Drip Portfolio Report
Wednesday, August 20, 1997
by Jeff Fischer (TMF Jeff)

ALEXANDRIA, VA (Aug. 20, 1997) -- To build a diversified portfolio we aim to invest in the financial, computer, health, communication, food and beverage, and probably oil and construction industries. It's appropriate that our first investment is in the computer industry, as the computer has made this portfolio and The Motley Fool Online possible. All of us reading these words probably use a computer every day.

Last year Intel celebrated the 25th anniversary of its invention of the microprocessor. The 25th anniversary of the automobile was celebrated in 1933, and at that time some people wondered if auto investments still offered growth potential. People wrote the same about Coca-Cola in 1940 -- it was "too late." Some say that Intel's glory days are behind it, too, though personal computers just entered the picture in 1980, or 6,100 days ago.

We disagree.

Over the next twenty years, Intel will probably be our most volatile investment -- as technology stocks tend to be -- but we wouldn't be surprised to see it become our most successful investment within our diversified portfolio.

Diversified but not over-diversified is the goal. Before the year is over we should own and be investing in five companies, and before too long we'll probably own seven to eight. It's doubtful that we'll ever own more than that, so within each industry we want to invest in the leader. We have our checklist of qualities that we want to see in each investment initially. We want our companies to be:

1. Cash rich and debt free.
2. Consistently growing annual earnings by double digits.
3. Consistently improving return on equity and other performance       measures.
4. Consistently repurchasing shares.
5. Sporting double-digit net profit margins.
6. Attracting and retaining top quality management.
7. Industry dominant.
8. And all of this: Sustainable.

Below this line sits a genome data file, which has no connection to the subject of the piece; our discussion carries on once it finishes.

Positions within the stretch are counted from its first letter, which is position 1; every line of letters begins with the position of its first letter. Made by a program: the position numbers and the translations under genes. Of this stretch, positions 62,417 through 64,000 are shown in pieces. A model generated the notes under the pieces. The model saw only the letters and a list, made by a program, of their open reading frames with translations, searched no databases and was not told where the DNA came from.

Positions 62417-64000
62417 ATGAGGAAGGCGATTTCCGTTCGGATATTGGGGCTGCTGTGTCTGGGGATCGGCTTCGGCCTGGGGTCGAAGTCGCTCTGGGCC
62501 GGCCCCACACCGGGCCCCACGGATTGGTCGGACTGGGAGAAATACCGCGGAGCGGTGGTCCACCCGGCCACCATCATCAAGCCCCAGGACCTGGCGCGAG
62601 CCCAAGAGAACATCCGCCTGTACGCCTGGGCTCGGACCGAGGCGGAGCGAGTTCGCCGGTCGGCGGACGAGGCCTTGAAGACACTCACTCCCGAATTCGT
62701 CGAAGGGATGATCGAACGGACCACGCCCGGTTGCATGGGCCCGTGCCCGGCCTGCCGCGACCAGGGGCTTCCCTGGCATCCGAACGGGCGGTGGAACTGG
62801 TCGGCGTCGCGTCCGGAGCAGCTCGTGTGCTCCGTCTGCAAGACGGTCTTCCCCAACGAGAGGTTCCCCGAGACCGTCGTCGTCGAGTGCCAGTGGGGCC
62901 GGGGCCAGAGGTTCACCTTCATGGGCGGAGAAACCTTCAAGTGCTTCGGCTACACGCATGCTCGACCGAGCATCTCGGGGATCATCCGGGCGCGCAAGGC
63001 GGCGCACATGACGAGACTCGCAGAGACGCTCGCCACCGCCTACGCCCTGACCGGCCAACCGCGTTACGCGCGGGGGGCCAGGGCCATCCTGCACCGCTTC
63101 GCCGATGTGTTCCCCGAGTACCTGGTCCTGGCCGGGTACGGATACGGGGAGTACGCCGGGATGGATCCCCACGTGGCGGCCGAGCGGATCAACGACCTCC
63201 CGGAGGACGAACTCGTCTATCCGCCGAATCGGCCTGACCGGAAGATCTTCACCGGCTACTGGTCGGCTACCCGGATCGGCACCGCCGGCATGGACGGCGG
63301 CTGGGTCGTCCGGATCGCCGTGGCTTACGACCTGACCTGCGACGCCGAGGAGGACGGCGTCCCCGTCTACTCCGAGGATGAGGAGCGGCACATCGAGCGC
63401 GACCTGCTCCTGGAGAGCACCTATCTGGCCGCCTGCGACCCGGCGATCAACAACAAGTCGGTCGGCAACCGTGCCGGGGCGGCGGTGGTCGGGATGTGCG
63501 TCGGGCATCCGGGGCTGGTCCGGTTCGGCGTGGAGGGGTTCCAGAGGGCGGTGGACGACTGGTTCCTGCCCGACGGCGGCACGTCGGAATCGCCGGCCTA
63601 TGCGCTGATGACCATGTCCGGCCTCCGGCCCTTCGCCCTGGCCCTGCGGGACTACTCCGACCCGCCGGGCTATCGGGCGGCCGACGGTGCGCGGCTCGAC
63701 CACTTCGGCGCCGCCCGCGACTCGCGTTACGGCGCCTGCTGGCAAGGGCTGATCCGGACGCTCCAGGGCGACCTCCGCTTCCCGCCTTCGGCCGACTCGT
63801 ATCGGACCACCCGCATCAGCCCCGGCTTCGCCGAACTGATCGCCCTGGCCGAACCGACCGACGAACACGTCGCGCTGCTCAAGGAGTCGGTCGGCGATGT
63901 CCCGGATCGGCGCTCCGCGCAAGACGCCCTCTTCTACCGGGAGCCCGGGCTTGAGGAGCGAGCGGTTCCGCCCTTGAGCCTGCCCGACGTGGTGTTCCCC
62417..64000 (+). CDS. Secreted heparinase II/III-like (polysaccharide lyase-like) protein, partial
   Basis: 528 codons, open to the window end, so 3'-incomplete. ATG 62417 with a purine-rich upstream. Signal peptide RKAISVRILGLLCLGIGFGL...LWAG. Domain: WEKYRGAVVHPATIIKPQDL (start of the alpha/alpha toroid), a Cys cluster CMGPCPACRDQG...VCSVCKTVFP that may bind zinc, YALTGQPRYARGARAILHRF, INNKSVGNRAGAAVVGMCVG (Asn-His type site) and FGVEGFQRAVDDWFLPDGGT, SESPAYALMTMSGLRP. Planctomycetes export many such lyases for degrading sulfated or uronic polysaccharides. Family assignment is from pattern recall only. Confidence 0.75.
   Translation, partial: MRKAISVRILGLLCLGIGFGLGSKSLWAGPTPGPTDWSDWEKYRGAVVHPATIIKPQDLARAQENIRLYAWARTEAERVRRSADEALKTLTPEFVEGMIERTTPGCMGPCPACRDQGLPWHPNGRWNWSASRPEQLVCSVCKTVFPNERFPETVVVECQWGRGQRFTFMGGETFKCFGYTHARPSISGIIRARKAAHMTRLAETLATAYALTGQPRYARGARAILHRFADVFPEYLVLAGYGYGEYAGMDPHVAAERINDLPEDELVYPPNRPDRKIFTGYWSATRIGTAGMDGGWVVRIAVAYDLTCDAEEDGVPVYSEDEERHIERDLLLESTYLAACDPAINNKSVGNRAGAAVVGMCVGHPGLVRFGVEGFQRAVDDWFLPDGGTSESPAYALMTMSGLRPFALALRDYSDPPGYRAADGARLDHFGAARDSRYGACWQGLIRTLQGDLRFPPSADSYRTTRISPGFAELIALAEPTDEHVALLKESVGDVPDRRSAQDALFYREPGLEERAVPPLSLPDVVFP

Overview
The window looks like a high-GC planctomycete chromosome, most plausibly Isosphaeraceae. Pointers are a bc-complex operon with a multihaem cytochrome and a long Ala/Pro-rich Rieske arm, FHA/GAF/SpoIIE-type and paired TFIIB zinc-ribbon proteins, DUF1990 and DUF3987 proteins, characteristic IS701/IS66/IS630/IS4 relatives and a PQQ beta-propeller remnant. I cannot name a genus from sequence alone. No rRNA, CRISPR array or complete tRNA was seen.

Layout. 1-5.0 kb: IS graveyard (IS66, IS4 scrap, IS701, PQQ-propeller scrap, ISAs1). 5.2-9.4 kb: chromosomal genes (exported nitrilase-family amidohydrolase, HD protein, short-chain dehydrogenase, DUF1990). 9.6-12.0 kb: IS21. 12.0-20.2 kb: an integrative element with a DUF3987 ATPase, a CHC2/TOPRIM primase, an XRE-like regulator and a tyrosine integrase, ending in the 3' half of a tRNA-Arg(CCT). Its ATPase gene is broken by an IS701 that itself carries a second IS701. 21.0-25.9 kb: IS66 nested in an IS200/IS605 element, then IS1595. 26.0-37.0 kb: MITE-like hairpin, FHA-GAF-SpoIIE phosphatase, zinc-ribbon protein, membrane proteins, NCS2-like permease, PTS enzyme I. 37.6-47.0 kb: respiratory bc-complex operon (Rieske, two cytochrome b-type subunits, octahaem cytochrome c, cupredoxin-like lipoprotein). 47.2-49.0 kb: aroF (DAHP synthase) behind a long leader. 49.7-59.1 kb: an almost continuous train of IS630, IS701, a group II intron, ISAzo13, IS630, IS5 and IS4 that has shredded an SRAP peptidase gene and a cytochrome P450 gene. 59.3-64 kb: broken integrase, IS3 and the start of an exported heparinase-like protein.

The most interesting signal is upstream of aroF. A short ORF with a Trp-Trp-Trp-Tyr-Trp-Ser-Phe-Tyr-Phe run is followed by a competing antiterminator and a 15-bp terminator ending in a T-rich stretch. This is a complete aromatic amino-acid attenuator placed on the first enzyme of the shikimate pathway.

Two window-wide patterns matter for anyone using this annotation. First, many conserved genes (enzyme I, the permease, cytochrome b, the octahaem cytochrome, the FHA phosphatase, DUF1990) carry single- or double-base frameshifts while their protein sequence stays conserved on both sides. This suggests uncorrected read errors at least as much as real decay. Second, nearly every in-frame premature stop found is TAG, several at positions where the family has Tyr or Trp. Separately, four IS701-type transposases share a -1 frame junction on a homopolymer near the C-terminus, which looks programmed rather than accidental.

And, as before, the additional "big mama" bonus to look for in a 20-year investment:

        1. A repeat purchase, consumer-oriented business.

INTEL (Nasdaq: INTC) matches all of these, and arguably meets the "big mama" bonus, too. Intel has turned itself into a recognizable consumer brand through its "Intel Inside" campaign. Is it a repeat purchase business? Some people own a pair of Nike shoes longer than they own a computer before upgrading it. It's difficult to call Intel's products outright repeat purchase items, but it is a consumer business and if you're using a 33 MHz computer right now, you're aching for a faster one.

Let's run Intel through the paces:

1. Cash rich and debt free. Intel has $8.3 billion in cash and no significant debt. With $5 per share in cash, the stock has a book value of nearly $11 a share.

2. Consistently growing annual earnings by double digits. Sales at Intel have risen 33% annually over the past ten years, and earnings have followed suit. The company is expected to grow 20% annually over the next five years. We're betting that over the next twenty years Intel can average double-digit earnings growth annually.

3. Consistently improving return on equity and other performance measures. Intel has steadily increased return on equity, from 20% in 1987 to 30% in 1993, to 44% in the last quarter. One common concern about Intel's business is that it is capital intensive, meaning that Intel needs to spend large amounts of money to continue its operations and fuel growth. In reality, Randy Befumo points out that Intel isn't much more capital intensive than -- yes -- COCA-COLA (NYSE: KO). Last year Intel spent 30% of its earnings before income taxes on capital expenditures, while Coca-Cola spent 21% of its earnings before taxes on the same.